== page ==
My cat is sitting underneath the Christmas tree. I like to keep an eye on her when she does this, worried that she will, as she liked to do on occasion in her younger years, climb it, bringing it to the ground.
A huntress at heart, she likes to force what she can into submission. This includes the family Christmas tree. Although to thwart her possible efforts, we tie the tree to a ring in the ceiling ó a small reminder that stays there throughout the year; something to let us know that our cat, The Queen of Mean, rules the roost ó or at least, now that sheís old and likes to spend her days lying on the couch ó the living room.
Tying up the Christmas tree, along with the stories we recall each year of just which ornaments broke during her episodes of destruction, is part of the Christmas lore at our house. When I think about Christmas, I think about the small stories and traditions that are woven into the fabric of our holiday.
Itís about the Poinsettia we always get for the house; the dozens of cookies that come out of the oven in the weeks leading up to the main event; making mince tarts using Grandmaís ancient tart tin; the angel chimes; planning the food for the big day; being with loved ones; talking to far away family and friends.
Itís about preparing for visits and visitors; getting the decorations out of the attic and remembering each precious tree ornament and where it came from. Itís about going to the Pemberton craft fair; putting up the Christmas lights, including the huge, handmade, stylized star and the toddler-sized Frosty The Snowman; listening to Christmas music weíve had since the children were small; and yes, tying the tree to the ring in the ceiling.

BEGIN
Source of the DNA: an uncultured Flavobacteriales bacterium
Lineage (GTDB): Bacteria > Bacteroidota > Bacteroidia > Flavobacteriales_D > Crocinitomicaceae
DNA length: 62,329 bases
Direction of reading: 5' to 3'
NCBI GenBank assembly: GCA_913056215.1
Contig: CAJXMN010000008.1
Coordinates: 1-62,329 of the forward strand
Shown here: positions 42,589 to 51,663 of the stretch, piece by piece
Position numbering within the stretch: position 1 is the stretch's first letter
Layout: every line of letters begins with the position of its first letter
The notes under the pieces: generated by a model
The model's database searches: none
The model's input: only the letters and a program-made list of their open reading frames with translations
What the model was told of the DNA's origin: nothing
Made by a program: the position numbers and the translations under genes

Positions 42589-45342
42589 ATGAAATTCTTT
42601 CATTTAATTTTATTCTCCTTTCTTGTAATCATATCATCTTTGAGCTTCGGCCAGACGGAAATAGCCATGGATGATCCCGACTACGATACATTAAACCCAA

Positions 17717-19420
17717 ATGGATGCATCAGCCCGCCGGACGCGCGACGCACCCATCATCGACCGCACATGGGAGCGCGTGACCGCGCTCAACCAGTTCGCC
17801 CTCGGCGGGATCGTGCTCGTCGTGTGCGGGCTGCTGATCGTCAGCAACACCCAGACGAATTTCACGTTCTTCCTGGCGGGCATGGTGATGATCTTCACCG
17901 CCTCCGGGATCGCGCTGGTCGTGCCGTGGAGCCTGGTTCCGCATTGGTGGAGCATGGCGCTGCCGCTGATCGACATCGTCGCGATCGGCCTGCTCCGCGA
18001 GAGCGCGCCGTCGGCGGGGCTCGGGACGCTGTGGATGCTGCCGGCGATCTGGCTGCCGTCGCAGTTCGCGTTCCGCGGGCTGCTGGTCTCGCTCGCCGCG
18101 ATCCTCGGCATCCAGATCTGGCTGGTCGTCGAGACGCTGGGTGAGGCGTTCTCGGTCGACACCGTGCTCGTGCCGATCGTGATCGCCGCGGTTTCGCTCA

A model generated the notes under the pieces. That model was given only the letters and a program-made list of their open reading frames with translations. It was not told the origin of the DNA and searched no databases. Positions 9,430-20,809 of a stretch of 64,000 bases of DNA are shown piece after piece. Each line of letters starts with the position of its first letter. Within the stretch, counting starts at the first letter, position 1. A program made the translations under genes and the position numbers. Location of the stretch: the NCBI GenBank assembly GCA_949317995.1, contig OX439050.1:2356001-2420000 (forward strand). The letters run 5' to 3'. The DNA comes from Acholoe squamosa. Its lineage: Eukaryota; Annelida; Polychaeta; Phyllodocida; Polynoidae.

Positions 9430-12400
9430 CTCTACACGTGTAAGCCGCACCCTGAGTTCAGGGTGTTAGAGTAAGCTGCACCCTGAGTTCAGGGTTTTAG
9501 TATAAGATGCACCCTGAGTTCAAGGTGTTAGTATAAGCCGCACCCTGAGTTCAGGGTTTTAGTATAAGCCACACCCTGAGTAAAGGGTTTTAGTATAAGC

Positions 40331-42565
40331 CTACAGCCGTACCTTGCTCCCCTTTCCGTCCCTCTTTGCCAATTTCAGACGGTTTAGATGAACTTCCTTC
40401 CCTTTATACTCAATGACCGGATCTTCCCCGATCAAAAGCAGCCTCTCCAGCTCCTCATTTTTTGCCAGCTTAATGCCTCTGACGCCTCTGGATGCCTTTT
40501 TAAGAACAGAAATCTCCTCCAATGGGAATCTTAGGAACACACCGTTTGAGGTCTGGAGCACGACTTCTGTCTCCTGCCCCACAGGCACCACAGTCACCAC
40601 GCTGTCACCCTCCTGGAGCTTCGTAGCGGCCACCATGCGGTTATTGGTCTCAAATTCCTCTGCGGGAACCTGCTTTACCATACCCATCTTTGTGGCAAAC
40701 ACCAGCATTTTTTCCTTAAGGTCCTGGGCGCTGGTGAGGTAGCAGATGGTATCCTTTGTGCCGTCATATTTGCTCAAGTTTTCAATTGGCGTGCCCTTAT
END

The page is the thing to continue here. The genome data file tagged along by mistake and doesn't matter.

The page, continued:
So however your Christmas is ó whether you are revisiting your own traditions or creating some new ones ó I wish you and yours the best of the season.
All this month, you can set yourself free from any library fines you owe. The Pemberton Public Library is holding a book amnesty during December, meaning the library will be forgiving all fines on long-overdue, damaged and lost library materials. Itís simple: you can wipe the slate clean by swapping food for fines. Make a donation to the Pemberton Food Bank at the library and all fines will be waived.
Have a book thatís months, or maybe even years overdue? No worries. The patron who returns the longest overdue book will receive a prize.
Although the library doesnít charge overdue fines, when items are long overdue the item is considered lost and a replacement charge is placed against the patronís account. Three reminders are sent before an item is classified as lost.
The Pemberton Winter Recreation Guide for 2014 is out. To view and choose your programs, visit the Pemberton Community Centre or go to www.pemberton.ca.
The Pemberton Childrenís Centre is holding a bottle drive fundraiser on Saturday, Jan. 4. Collection will take place throughout neighbourhoods in Pemberton from 9 to 11 a.m. Empties may be left on the doorstep. Otherwise, people may donate their empties any time to the centre at the Pemberton Bottle Depot. The depot has an account for the Pemberton Childrenís Centre.
Womenís indoor soccer is starting up in January. On Tuesday nights, from Jan.7 to April 15, women over 17 years old can join together for some scrimmaging and laughs. Bring your court shoes (non-marking soles) for the 7:30 to 8:30 p.m. sessions at Signal Hill Elementary School.
Send comments and event listing ideas to email@example.com. The next Pemberton column will appear January 7.